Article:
And, when Concordia University recruited the twosome separately with means of bringing both into the fold and possibly replicating Harris and Gutierrez’s chemistry on the collegiate level, each Apollo captain was interested and intrigued.

Gutierrez was the first to commit to Concordia because of the coaching staff and the budding program that’s going up to Division II in two years. When the Metro Player of the Year heard Harris also signed with the Cavs in early April, Gutierrez said he “couldn’t have been happier”.

“We’ve been playing together forever and (Harris) is one of my best friends and a great teammate,” said Gutierrez. “Taylor’s a player where he only adds to the team, He is a scorer, but he’s not Carmelo Anthony where he always has to have the ball. He’s an awesome teammate and an awesome player.”

“Tyler going (to Concordia) was definitely something I wanted to take advantage of,” said Harris. “He’s a guy I know our team could count on and come through in the those big moments and big games. I’m excited to see us continue to play together and grow.”

There’s a flowing pipeline of sorts funneling from a Sunset to Concordia that began with current Cavs and former Apollo stars Anthony Holton and Daniel Duistman. Head coach Brad Barbarick and assistant Jeff Christianson have made it a point of emphasis to recruit the Portland Metro area with vigor and bring the best ballplayers from the city and suburbs into Concordia. Christianson’s long-longstanding relationship with Gutierrez and Harris dates back to the duo’s elementary days, and continued when Christianson was an assistant at Sunset from 2006-11.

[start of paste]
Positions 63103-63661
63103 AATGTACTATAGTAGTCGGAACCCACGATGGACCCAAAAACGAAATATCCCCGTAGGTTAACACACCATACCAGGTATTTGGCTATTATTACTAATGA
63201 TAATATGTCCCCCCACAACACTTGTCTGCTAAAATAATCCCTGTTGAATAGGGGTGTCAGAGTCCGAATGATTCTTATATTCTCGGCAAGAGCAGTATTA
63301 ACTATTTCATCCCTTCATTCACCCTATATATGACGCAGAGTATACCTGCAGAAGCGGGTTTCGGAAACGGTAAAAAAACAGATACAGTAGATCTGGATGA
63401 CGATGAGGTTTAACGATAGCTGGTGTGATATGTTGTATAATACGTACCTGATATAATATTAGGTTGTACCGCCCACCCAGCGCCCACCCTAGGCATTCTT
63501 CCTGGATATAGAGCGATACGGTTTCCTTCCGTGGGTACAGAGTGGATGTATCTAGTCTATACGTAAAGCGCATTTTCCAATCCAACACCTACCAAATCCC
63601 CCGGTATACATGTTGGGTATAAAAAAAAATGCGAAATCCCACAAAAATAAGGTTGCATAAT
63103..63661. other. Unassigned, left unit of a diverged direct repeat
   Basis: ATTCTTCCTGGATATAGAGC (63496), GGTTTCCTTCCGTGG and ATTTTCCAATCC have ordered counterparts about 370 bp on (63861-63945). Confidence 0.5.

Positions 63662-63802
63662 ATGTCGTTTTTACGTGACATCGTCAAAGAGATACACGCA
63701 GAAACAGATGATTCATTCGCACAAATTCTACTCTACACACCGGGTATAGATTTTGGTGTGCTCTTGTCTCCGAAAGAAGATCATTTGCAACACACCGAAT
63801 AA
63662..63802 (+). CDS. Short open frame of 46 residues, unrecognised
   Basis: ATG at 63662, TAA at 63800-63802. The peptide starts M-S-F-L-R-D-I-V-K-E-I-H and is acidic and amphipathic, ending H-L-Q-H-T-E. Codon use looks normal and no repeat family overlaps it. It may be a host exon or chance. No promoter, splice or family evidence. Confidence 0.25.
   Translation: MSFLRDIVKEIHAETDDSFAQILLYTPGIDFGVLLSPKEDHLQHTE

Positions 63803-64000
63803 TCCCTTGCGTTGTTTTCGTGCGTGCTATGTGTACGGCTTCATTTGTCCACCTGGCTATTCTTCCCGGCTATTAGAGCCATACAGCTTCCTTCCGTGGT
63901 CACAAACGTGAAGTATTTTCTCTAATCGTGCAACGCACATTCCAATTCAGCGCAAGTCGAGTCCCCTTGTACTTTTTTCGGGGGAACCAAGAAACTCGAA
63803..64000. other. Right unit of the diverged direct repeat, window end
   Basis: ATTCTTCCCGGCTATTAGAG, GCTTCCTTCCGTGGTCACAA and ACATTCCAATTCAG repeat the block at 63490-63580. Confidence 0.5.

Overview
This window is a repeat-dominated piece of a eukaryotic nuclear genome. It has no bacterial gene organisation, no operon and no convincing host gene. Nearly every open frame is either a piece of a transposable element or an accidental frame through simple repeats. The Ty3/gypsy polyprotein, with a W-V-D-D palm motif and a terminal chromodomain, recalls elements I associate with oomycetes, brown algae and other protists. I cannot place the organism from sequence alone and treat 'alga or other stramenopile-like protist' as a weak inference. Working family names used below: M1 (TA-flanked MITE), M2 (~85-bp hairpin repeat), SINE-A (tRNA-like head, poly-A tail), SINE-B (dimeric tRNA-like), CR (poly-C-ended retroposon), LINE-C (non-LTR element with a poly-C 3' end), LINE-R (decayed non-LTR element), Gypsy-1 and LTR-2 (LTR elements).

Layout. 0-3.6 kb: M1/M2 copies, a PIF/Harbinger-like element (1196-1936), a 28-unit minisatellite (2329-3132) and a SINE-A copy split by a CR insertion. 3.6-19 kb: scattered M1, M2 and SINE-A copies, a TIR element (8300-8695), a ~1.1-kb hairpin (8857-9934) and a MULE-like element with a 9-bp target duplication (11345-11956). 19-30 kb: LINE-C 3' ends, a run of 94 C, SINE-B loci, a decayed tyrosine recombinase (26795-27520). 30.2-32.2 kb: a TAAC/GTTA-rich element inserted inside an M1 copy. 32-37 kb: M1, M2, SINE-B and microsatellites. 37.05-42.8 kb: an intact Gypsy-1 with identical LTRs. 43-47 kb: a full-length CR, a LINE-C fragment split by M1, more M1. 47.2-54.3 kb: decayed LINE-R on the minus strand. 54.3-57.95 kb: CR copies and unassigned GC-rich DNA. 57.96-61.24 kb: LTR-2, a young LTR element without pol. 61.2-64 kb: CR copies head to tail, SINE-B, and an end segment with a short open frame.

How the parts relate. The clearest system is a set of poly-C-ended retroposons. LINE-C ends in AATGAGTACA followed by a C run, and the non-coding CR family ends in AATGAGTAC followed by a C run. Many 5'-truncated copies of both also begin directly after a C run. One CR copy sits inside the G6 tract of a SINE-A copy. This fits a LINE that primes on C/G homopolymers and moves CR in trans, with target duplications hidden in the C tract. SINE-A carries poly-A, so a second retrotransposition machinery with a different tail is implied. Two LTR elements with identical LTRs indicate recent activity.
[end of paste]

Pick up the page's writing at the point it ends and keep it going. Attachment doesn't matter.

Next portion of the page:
“One of the reasons we decided to go there was the amount of attention they gave us,” said Harris. “We figured they’d focus on us and help us become the best players we can be.”

At 6-foot-8 Gutierrez will most likely begin his Concordia career in the post, specifically the power forward spot where he can use his deft footwork and tough turnaround jumpers on the block. Gutierrez thinks he can also slide over to small forward, which certainly isn’t far-fetched considering the two-time all-Metro pick can step out and knock down threes or handle the ball comfortably on the break.

Harris said he never played much point guard until this season when he and Mikey Fey split time on and off the ball. The 6-foot-4 floor general envisions himself more as a shooting guard who can bring the ball upcourt if need be for Concordia.

“I see Taylor as well as myself exploding,” said Gutierrez. “We both have the type of the game where we’re going to thrive. I’m excited for it. I think we’re in the right program. I think they’re going to take care of us and see us out to our full potential. “I definitely need to bulk up a bit even to play the four. I have a lot of work to do to fit into a role like that, but I’ll play whatever position gets me on the floor.”

Both Harris and Gutierrez starred for the North squad at the OACA all-star series at Sprague High School, showing off their versatile abilities in a surprisingly competitive setting. Harris hit a handful of triples from deep, and Gutierrez was a force, swatting shots, running the floor hard and throwing down thunderous dunks that dislodged the hoop its foundation.

“We played with a great team in the regular season too, but it’s just a lot of fun to play with that many good players,” said Gutierrez. “Normally those guys are your rivals, but they’re good guys.”

“It’s good to end your high school career with a good, competitive game like that. It’s always fun,” said Harris.